The next step was an equity crowdfunding campaign through Crowdcube. That campaign raised £200,000 from equity investors – in fact, it was so successful that Fishy Filaments founder Ian Falconer had to close it two weeks early. The company has been in talks with government-backed funding agencies to discuss capital support for some parts of the business plan, as well as with innovation support schemes linked with local universities.
The next step is building a staff. Falconer will become CEO, and is currently searching for an Operations Manager; once the company is fully operational he plans to recruit five staff members. He plans to have the first production equipment commissioned by Christmas, and then it’s on to fulfilling the Cornwall-based company’s ocean-cleaning mission. Fishy Filaments will work with local fisheries to collect fishing nets that have reached the end of their useful lives. Those nets will then be processed into 3D printer filament.
“I think its fair to say that the fund raising was a massive success for such a small company. By the end we will have raised ~146% of the £140k target, which gives us a little headroom but certainly doesn’t allow for complacency or slack spending control,” Falconer said of the Crowdcube campaign, which closed one month ago.
Recycling methods for fishing nets already exist, but they have their own environmental impacts, says Falconer. Because fishing nets are made of nylon, it doesn’t take much to transform them into filament, meaning that there’s no need for harsh chemicals or for transporting the material across the world.
“Fishing nets get damaged and broken and when they reach the end of their life they either end up in landfill or they are recycled 1,000 miles away in Slovenia,” Falconer said. “That makes it a time consuming, expensive and not really environmentally friendly process.”
Fishy Filaments will focus, at least at first, on fishing nets that come directly from fishing boats, rather than so-called “ghost nets” that can be found in the water or on the beach. Those nets tend to be contaminated with dirt and sand that would damage the machines breaking them down into filament.
“This is prevention rather than cure,” Falconer said. “We are working with the fishing industry in Cornwall to get damaged and broken nets off straight off the boats before they end up in landfill or on a lorry travelling across Europe…We aren’t a ‘ghost net’ processor. We will be tacking the net disposal problem by working with the fishing industry and providing a cost effective disposal route for as many of their used plastics as possible. We have an on-going R&D (research and development) programme, so as time goes on we should be able to take more and more different sorts of nets from more and more ports.”
A future project involves looking into recycling large trawler nets made from polyethylene and polypropylene.Falconer, who went to the Camborne School of Mines, worked on oil rigs and in the mining industry before returning to school to learn about energy, environment and pollution policies for mining businesses. His concern for the environment led him to find a way to reduce pollution from fishing nets, which injure and kill wildlife when they end up back in the ocean and along the coasts after being discarded. Falconer’s goal is to process one ton of nets this year, seven tons next year and 15 tons the year after that.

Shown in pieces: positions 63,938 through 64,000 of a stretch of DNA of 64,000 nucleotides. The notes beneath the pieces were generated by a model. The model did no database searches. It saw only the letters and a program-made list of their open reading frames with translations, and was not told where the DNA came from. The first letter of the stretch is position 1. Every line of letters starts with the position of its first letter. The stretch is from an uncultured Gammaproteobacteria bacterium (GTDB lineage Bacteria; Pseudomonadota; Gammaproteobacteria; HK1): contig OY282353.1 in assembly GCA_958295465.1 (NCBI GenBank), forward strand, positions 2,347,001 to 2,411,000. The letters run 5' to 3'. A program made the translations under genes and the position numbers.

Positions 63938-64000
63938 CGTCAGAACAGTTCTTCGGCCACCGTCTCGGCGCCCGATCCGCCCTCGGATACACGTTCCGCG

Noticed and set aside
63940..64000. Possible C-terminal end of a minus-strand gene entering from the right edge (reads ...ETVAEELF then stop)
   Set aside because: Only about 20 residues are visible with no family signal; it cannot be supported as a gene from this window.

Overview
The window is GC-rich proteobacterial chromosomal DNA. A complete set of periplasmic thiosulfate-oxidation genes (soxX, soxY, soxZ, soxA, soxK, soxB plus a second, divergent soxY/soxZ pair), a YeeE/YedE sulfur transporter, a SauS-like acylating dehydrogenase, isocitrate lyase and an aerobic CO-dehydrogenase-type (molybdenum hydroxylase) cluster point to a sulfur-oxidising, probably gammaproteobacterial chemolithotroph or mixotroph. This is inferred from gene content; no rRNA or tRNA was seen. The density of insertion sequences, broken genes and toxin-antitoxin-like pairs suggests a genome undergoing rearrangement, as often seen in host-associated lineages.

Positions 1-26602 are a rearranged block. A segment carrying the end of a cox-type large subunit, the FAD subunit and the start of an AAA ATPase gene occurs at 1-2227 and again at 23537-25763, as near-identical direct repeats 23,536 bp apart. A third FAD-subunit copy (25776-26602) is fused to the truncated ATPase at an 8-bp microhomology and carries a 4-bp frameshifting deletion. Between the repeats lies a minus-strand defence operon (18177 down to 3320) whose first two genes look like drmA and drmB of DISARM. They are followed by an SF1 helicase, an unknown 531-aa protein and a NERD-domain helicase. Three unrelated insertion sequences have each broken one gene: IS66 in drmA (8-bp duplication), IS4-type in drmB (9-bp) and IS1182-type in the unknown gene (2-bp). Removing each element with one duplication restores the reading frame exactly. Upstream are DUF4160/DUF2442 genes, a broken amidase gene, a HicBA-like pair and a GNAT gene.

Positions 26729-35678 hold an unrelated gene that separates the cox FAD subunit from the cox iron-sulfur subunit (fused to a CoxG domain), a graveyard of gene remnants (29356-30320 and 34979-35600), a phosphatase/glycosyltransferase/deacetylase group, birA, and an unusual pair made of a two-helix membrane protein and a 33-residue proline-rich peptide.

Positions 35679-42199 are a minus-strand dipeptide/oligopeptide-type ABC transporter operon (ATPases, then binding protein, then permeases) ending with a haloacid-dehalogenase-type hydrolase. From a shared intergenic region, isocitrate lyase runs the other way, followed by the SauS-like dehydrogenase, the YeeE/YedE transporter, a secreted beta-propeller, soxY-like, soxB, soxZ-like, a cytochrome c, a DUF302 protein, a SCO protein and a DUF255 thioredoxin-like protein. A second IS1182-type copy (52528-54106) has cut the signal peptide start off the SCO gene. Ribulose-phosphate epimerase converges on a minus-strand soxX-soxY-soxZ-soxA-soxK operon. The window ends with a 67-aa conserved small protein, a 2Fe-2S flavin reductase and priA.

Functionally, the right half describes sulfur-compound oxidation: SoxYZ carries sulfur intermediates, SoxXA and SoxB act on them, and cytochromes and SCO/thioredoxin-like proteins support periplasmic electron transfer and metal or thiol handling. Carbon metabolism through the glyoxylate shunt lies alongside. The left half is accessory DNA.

The company will be based in the town of Newlyn, and will start as a local business, but according to Falconer, he is already receiving inquiries from around the world about setting up overseas. If the company gets successful enough, who knows? The problem of fishing net waste exists around the world, so there’s a need everywhere for a means of safely disposing of nets. Fishy Filaments may eventually sell the filaments it makes from the nets on a national or even global scale, so you never know – something you 3D print someday may be saving marine lives.
Discuss this and other 3D printing topics at 3DPrintBoard.com or share your thoughts below.[Source: CornwallLive]
You May Also Like
Romania: Comparing Additively and Conventionally Manufactured Patient-Specific Cranial Implants
A trio of researchers from Bucharest, Romania completed a multi-centre cohort study, entitled “3D patient specific implants for cranioplasty,” about 50 patients from 10 hospitals with a variety of cranial...
Researchers Study Behavior of 3D Printed Geneva Mechanisms
A Geneva drive is a gear that will turn a continuous rotation mechanism into an intermittent rotary motion mechanism by adding a driven wheel to the gear with multiple slots....
Adaptive3D Announces Series A Investment Round: Investors Include DSM Venturing, Applied Ventures, Chemence
Texas-headquartered Adaptive3D has announced an investment round co-led by two companies, DSM Venturing (funding arm of Royal DSM) and Applied Ventures (the venture capital arm of Applied Materials). In a...
MPI: New Research Project Will Develop Metal 3D Printed Parts for Automotive and Other Applications
In the United Kingdom, a new project is being carried out that could change the way car parts are made. Liberty Powder Metals, which is owned by Liberty House Group,...
View our broad assortment of in house and third party products.